Thursday, July 02, 2009

Diet claim: Eating food with a high water content, like soup, can help reduce your calorie intake

Another stupid theory put forward without testing. I have no doubt that people will habituate to such a diet and end up eating larger quantities. See the article following this one

It gives a whole new, and rather more healthy meaning to the liquid lunch. Eating food with a high water content could be the key to losing weight. Nutritionists believe that dishes such as rice, pasta, soups and stews, appear to keep you feeling fuller for longer. But the liquid must be part of the food. Drinking a glass of water while you eat will not have the same effect, said the British Nutrition Foundation.

The theory is based on studies which showed that although somebody will eat different foods on different days, the weight of food consumed will hardly vary. This means that if we eat foods that are just as bulky but contain fewer calories, we should feel just as full.

Water-rich foods tend to be low in calories or have a low energy density, a BNF conference heard. A spokesman said: 'Studies have shown that people tend to consume the same weight of food each day but not necessarily the same amount of energy or calories. 'So it is possible to trick ourselves into consuming less energy, without feeling hungrier, by eating a lower energy density diet which still makes up the same weight of foods overall throughout the day.'

To work out the energy density of a food, divide the number of calories by its weight. So a 40g bag of crisps with 200 calories has an energy density of five – putting it towards the high end of the scale. At the other end of the scale are most fruits and vegetables, as well as vegetable soups, low-fat yoghurt, baked beans, baked potatoes and cornflakes. Many of these are high in water and all have an energy density of 1.5 or less, making them good to fill up on.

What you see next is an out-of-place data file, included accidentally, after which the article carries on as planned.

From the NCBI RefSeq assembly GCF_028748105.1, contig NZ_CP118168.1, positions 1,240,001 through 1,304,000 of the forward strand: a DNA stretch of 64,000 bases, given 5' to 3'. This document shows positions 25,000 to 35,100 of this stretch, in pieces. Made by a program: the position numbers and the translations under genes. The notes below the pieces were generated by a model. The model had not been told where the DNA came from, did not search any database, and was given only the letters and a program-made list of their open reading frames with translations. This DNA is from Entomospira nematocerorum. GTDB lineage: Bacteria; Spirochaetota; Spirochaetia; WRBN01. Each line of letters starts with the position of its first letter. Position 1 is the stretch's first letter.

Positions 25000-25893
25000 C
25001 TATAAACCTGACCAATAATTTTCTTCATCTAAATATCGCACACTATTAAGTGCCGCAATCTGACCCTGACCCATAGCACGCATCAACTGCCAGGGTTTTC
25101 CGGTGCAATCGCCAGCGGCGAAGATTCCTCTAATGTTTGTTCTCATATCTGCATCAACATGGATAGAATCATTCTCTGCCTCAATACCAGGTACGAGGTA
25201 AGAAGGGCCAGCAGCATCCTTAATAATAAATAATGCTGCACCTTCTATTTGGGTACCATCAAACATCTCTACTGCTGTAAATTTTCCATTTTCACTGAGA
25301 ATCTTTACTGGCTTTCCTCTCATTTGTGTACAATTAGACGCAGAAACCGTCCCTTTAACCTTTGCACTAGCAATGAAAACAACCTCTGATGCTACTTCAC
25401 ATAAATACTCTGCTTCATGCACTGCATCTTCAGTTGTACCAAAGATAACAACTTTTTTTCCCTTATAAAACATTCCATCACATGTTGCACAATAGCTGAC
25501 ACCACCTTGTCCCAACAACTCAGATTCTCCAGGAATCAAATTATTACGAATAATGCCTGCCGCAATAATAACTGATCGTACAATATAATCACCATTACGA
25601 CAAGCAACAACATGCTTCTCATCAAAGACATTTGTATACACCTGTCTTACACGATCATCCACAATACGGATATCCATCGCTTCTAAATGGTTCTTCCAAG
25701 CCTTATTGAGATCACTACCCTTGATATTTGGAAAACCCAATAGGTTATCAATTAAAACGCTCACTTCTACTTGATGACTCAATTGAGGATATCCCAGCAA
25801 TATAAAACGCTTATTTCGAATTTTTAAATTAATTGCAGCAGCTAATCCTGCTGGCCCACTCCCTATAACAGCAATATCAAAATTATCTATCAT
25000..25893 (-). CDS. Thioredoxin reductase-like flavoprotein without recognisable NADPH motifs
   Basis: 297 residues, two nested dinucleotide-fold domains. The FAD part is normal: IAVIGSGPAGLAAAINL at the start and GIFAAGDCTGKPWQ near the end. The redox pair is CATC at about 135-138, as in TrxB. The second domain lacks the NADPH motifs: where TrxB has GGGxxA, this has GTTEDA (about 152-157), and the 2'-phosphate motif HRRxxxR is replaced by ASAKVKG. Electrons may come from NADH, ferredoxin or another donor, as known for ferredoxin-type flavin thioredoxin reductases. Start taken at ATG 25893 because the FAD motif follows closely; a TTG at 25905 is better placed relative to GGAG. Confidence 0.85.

Foods with a medium rating include strawberries and cream, lasagne, steak, pizza and chips.

Joining crisps at the high end of the scale, with ratings of four or more, are cheese, chocolate, mayonnaise and butter. Chocolate-lovers, however, can take some heart. The lightness of chocolate mousse means it has a lower rating – and so is more filling – than squares of chocolate. Weight for weight, a low-calorie mousse has around a quarter of the calorie count as the solid variety, but, according to the BNF, should be just as filling.

Dr Elisabeth Weichselbaum, a nutrition scientist at the foundation, advised including 'more foods with a low energy density, moderate amounts of foods with a medium energy density and small amounts with a high density'. She added: 'For instance, if you make spaghetti bolognese and make the sauce with mincemeat it might be a bit high in fat. 'If you put a lot of veg in the sauce, you will probably eat the same amount of sauce but a lot fewer calories.'

The idea that certain foods make you feel more full than others is the basis of several popular diets. The Atkins Diet, for example, works on the principle that protein satisfies hunger quicker than carbohydrates. So dieters who fill up on steak and eggs lose more weight – and keep it off for longer – than those who tuck into similar quantities of pizza and potatoes.

The British Dietetic Association said it was a good idea to eat lots of fruit and vegetables but that meat, fish and starchy foods should also have a place on our dinner plates.


Why those oh-so-healthy diet foods make us eat even more

On a diet but struggling to shed the pounds, or - horror of horrors - actually gaining weight? Well it could be because you're on a diet, according to scientists. A study has shown that when faced with a healthy, low-calorie dish, we instinctively increase the portion on our plate or feel justified in going back for second helpings.

Researchers at the University of Bristol discovered those on low-calorie diets believe you can't have too much of a good thing and end up consuming just as many calories as if they were eating regular dishes. 'A person's perception of how full a meal will make them feel will no doubt affect portion size,' said Lisa Miles, of the British Nutrition Foundation. 'It's so important to be aware of behavioural triggers for overeating.'